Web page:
Lauren Nguyen, an MPAA attorney, maintains that because TorrentSpy is allowed to redact IP addresses, nobody's privacy is in jeopardy. "The user privacy argument is simply a red herring," Nguyen said. She also said that the judge "broke no new ground in the case." The courts have long considered computer RAM as "electronically stored information," she said.

To understand the significance of the decision, one must consider that many Web sites promise to keep users' information private. Some, like TorrentSpy, do this by switching off their servers' logging function, which typically records visitors' IP addresses as well as their activity on the site.

While protecting its users' privacy, TorrentSpy also makes it easier for those who download pirated material to work in the shadows, MPAA's attorneys argued. The MPAA has estimated that the illegal downloading of copyright movies costs the six largest U.S. studios more than $2 billion annually.

To prove that TorrentSpy was making it easier to share files, the studios told Chooljian that it was necessary that they obtain records of user activity. They convinced her that the only way to do this was to obtain the data from RAM.

Ultimately, pulling user information off a server's RAM might be a bigger privacy problem than it's worth, said one file sharer, who asked to remain anonymous.

"To imagine my information being disseminated without my written or verbal consent is unnerving," she said. "Then again, if I'm doing something I know is illegal, can I protest?"

See more CNET content tagged:
discovery, fear, decision, prosecutor, weapon

56 comments

Join the conversation!
Add your comment
Want My RAM? Here you go...
Let me just pop it out of the slot and give it too you.
Posted by Hardrada (359 comments )
Reply Link Flag
Stored in RAM?
Whoops, sorry, I tripped over the server's power cable while
performing "maintenance" on the UPS battery. Oh dear, all the
evidence is gone as the server shuts down.
Posted by gm2net (25 comments )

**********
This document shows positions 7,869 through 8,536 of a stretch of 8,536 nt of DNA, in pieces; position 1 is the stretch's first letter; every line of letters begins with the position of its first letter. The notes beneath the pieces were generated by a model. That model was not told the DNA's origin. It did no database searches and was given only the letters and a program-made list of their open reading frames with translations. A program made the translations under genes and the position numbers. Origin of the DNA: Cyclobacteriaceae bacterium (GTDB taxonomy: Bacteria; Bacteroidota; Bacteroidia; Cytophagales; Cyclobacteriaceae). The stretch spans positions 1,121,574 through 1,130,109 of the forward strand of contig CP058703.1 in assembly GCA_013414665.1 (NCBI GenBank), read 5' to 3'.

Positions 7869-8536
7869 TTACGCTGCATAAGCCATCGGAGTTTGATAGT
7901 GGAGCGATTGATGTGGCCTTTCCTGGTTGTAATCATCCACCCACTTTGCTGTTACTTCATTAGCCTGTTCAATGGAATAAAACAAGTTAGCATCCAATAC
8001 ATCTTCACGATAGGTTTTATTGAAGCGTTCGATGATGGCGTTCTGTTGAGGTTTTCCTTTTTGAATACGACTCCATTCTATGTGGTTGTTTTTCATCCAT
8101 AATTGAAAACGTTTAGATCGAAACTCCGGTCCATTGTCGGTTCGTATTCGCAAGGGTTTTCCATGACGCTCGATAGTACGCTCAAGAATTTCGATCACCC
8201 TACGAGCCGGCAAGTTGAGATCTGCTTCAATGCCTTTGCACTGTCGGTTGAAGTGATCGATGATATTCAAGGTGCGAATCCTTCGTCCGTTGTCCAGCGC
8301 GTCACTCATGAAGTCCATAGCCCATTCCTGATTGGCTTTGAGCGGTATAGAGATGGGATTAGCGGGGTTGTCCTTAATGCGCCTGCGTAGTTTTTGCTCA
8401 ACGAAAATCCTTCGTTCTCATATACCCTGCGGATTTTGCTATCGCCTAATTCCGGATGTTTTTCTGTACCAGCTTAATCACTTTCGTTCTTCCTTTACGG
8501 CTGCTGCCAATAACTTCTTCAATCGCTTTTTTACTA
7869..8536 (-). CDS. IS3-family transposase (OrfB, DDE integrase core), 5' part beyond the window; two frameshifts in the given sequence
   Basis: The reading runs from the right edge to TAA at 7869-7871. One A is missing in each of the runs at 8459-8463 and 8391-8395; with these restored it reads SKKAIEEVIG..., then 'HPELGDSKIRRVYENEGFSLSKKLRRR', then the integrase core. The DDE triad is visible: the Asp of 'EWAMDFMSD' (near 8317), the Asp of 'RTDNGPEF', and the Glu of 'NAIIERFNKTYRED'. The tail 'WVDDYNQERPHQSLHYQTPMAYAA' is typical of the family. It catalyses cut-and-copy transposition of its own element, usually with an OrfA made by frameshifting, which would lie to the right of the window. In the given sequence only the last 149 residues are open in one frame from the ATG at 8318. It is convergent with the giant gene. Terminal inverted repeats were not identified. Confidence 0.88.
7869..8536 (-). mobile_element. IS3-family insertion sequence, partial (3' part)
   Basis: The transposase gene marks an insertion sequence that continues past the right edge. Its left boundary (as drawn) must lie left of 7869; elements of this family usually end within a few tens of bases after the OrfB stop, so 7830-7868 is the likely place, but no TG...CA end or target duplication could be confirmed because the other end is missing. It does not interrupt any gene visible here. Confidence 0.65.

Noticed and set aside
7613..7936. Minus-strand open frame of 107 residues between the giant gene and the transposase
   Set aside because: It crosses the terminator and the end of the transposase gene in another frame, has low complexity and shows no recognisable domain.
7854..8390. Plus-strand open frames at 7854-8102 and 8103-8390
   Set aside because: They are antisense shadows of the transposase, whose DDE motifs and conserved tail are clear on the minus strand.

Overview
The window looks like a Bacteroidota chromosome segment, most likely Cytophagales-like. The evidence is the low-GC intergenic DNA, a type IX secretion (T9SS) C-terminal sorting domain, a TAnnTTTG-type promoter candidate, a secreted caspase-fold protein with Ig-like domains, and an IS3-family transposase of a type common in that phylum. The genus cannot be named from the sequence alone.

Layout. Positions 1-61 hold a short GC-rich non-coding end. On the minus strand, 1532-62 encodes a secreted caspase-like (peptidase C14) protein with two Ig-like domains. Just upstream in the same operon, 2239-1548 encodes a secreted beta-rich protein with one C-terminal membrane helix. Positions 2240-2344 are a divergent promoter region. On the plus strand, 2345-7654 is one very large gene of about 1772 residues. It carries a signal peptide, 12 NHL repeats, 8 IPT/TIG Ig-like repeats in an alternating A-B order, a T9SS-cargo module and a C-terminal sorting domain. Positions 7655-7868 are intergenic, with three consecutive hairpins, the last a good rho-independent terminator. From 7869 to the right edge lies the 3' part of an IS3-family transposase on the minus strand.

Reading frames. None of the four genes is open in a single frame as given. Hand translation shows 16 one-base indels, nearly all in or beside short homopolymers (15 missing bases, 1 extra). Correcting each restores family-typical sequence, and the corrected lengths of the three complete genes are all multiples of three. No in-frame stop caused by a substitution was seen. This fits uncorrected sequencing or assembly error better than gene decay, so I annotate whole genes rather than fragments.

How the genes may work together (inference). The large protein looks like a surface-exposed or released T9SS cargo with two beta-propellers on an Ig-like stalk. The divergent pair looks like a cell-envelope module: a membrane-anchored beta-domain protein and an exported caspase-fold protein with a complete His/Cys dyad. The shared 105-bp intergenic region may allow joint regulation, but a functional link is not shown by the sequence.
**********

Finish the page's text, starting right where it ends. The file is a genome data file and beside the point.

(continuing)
Reply Link Flag
This judge is nuts
The judges ruleing shows that she has no grasp whatsoever on techincal issues, anyone who has a ruidmentary understanding of how RAM works would see that this is not feasible (unless of course she intends to make it so difficult for TorrentSpy that they cave in and settle).
Posted by saa001 (9 comments )
Reply Link Flag
I agree
What she is asking is really unfeasable. Does she expect to take a snapshot of the RAM every milisecond? Even every second would probably cripple the system. It just can't be done how the ignorant judge thinks it can be.

Can RAM be encrypted......?
Posted by Professor Cornbread (51 comments )
Link Flag
Impossible ruling
This is going to get overturned, I'm sure. It's unenforceable, for hundreds of technical reasons.good grief.
Posted by bob donut (90 comments )
Link Flag
Crazy
Just another way that normal people trying to run a business now have to pay hundreds of dollars for giant hard drives to store the RAM data. THis is completely ridiculous.
Posted by ratdog1996 (1 comment )
Link Flag
You may take my RAM
but you'll never take my freedom.
whats next the processor? (better check the cache)

this is great, love the drama in C|NET's News.com story
Posted by ColdMast (186 comments )
Reply Link Flag
Torrentspy is a tracker?
Correct me if I am wrong, but isn't TorrentSpy just a link to torrent files tracked by other servers? If so, then there is nothing illegal about download a .torrent file, which is simply a hash and server info, and contains no copyrighted content. If TorrentSpy isn't a tracker, how is downloading text files illegal?
Posted by Professor Cornbread (51 comments )
Reply Link Flag
Disclosure vs. legality
TorrentSpy monitors trackers; TorrentSpy is not technically a 'tracker' itself.

The issue isn't whether or not TorrentSpy is illegal, but 1) if they have a duty to disclose information about an illegal activity, and 2) by acting to hide information about illegal activities, are they now complicit as well.

An imperfect analogy is... what if an AOL user downloads child porn. Does AOL as the ISP have an obligation to turn over their IP logs? Sure it does. Even though AOL isn't party to the illegal activity, it still has obligations. Suppose AOL purposefully erases logs related to these child molesters; what now?